Garage sales are a weakness of mine. I love the thrill of the hunt and the bargaining and the excitement of finding that special surprise treasure. When I was single and had my own home to furnish, I spent a lot of time at flea markets and garage sales, and I got a lot of great buys. Summer Saturday mornings would find me, Timmie's & the classifieds in hand, scouring the sales.
But now, my shared home is very full, and I don't go after the garage sales with quite the same gusto. I do more browsing than buying (hubs is thankful for that). I've also learned that my 4 year-old enjoys a good sale too. He had his first real experience with this idea last year, and based on our experiences, I thought I'd share a few small tips that might help you to venture out with your wee ones on your own treasure hunt.
- Although I used to take the classifieds and plan a long route, driving around the city, with lots of in and out of the car, I find it far easier now to pinpoint one or two neighbourhoods that have organised sales, and are walkable. Little kids are not easy to get in and out of car seats over and over, so we will park and walk.
- If your wee one is quite wee, use their stroller (the big one with lots of storage that you don't take on the bus) or wagon. Less walking for them means hitting more houses for both of you.
- Actually, just bring the wagon, even if they can walk the whole route you've planned. Carting your purchases, especially the awkward large Fisher-Price sets you know he'll want, is much easier this way.
- Bring water. Although you may be lucky enough to find a lemonade stand or two to quench your thirst. You will almost certainly encounter an ice cream truck if the neighbourhood sale has been well advertised.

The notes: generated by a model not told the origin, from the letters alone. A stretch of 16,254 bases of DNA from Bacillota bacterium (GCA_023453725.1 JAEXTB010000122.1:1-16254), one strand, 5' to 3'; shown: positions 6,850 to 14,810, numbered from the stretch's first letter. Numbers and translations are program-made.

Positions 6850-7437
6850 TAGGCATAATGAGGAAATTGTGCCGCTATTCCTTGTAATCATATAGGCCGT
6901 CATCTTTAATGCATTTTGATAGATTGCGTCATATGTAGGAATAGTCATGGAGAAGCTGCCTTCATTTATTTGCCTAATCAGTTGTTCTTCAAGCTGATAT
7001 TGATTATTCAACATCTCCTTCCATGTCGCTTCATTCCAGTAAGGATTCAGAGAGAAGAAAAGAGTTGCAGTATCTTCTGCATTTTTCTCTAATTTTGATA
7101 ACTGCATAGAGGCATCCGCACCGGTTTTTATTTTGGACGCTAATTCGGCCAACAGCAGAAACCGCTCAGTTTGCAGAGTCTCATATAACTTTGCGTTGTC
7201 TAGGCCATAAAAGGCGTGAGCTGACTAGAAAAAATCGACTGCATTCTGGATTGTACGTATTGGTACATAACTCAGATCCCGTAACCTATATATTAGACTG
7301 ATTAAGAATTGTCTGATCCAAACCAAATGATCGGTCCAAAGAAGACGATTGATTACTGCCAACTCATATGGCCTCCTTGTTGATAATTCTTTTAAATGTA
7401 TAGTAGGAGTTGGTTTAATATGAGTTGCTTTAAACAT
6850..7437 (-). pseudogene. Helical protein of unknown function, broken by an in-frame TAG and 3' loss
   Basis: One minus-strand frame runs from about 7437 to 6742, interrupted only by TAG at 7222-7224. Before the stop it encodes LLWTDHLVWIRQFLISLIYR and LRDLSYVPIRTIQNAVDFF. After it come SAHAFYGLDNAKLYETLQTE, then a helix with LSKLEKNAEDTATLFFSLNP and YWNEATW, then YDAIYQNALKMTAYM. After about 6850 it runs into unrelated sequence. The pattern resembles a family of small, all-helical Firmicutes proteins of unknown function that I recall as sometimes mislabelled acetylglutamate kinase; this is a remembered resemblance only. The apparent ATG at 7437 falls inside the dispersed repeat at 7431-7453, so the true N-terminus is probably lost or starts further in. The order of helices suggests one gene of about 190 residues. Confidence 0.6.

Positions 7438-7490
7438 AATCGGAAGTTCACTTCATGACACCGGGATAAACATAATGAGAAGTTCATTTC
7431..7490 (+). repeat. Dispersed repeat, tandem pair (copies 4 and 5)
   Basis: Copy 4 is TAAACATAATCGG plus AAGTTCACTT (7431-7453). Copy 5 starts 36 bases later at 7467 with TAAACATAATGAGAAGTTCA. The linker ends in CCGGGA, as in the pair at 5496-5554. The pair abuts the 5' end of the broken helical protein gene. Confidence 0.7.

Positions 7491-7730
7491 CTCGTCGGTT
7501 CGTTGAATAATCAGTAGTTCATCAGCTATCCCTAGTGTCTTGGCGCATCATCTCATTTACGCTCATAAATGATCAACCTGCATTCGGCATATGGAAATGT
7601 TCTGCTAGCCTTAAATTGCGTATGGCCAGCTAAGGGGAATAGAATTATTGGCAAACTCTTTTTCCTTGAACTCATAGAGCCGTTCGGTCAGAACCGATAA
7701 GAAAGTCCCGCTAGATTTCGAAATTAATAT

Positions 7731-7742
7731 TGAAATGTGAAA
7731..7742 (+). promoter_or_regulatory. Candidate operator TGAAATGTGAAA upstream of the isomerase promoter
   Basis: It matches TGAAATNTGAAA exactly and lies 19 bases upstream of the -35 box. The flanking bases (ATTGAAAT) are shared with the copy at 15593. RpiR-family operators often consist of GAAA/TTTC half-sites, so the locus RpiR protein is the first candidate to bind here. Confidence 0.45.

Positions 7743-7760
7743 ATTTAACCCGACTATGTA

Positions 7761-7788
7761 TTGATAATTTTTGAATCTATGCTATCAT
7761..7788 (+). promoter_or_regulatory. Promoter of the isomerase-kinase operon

- Bring your own bags to tote your purchases, in case the sellers don't have them. And make sure to bring a special one for each of your kids so they can carry their own stuff (yeah, right! we can dream though)
- Even if they insist on you carrying their purchases, most kids love money and paying for things themselves. Be sure to bring a special change purse or wallet for each child, with a bunch of small change. That change may come from their piggy bank or your wallet, but when they take it out of their own little purse and count it out and pass it over to the seller, they will feel a sense of accomplishment, and will be putting math into action and learning about money and purchasing power. And as they see their stash dwindle, they may begin to learn something about budgeting as well.
- Small change is critical. Especially for kids like mine, at 4 years, they will mostly be picking up things that are a dime or quarter (we hope). Once in a while they might want a looney or twoonie, but the smaller change will be easier for you and for the sellers.
- And finally, set some boundaries or guidelines before you head out. If there are categories of toys that are off limits, either because you already have too many at home, or they are ones of which you don't approve (toy guns come to mind), then set that out at the get-go. Plan a spending limit and stick to it by putting only that amount in their little change purse. (Of course, if you find the perfect basketball net or next size up bike, you can always make a parental purchase. After all , garage sales are about surprises, right?)
At our neighbourhood garage sale last weekend, my guy bought stuffies, and was given stuffies. He also got some cars, a big Fisher Price pirate boat, a couple of video games and an action figure or two. I think he in total spent about $10. But the excitement on his face? "Priceless!"